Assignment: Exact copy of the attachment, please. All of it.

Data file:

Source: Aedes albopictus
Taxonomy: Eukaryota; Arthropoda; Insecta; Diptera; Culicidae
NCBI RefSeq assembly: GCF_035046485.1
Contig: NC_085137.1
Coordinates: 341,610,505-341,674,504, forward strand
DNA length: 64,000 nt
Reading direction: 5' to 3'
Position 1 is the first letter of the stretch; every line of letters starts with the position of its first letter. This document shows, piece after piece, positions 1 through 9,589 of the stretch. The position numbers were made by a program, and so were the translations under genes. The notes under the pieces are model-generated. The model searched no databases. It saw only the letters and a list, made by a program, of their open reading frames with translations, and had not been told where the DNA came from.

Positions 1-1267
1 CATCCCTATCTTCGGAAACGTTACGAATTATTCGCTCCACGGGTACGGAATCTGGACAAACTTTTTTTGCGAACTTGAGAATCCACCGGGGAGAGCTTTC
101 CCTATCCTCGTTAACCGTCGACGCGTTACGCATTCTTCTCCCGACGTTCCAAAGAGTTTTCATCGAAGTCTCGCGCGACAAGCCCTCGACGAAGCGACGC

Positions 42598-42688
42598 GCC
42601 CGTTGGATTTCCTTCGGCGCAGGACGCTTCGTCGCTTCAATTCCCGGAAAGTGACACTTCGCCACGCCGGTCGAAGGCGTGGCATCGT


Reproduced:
Source: Aedes albopictus
Taxonomy: Eukaryota; Arthropoda; Insecta; Diptera; Culicidae
NCBI RefSeq assembly: GCF_035046485.1
Contig: NC_085137.1
Coordinates: 341,610,505-341,674,504, forward strand
DNA length: 64,000 nt
Reading direction: 5' to 3'
Position 1 is the first letter of the stretch; every line of letters starts with the position of its first letter. This document shows, piece after piece, positions 1 through 9,589 of the stretch. The position numbers were made by a program, and so were the translations under genes. The notes under the pieces are model-generated. The model searched no databases. It saw only the letters and a list, made by a program, of their open reading frames with translations, and had not been told where the DNA came from.

Positions 1-1267
1 CATCCCTATCTTCGGAAACGTTACGAATTATTCGCTCCACGGGTACGGAATCTGGACAAACTTTTTTTGCGAACTTGAGAATCCACCGGGGAGAGCTTTC
101 CCTATCCTCGTTAACCGTCGACGCGTTACGCATTCTTCTCCCGACGTTCCAAAGAGTTTTCATCGAAGTCTCGCGCGACAAGCCCTCGACGAAGCGACGC

Positions 42598-42688
42598 GCC
42601 CGTTGGATTTCCTTCGGCGCAGGACGCTTCGTCGCTTCAATTCCCGGAAAGTGACACTTCGCCACGCCGGTCGAAGGCGTGGCATCGT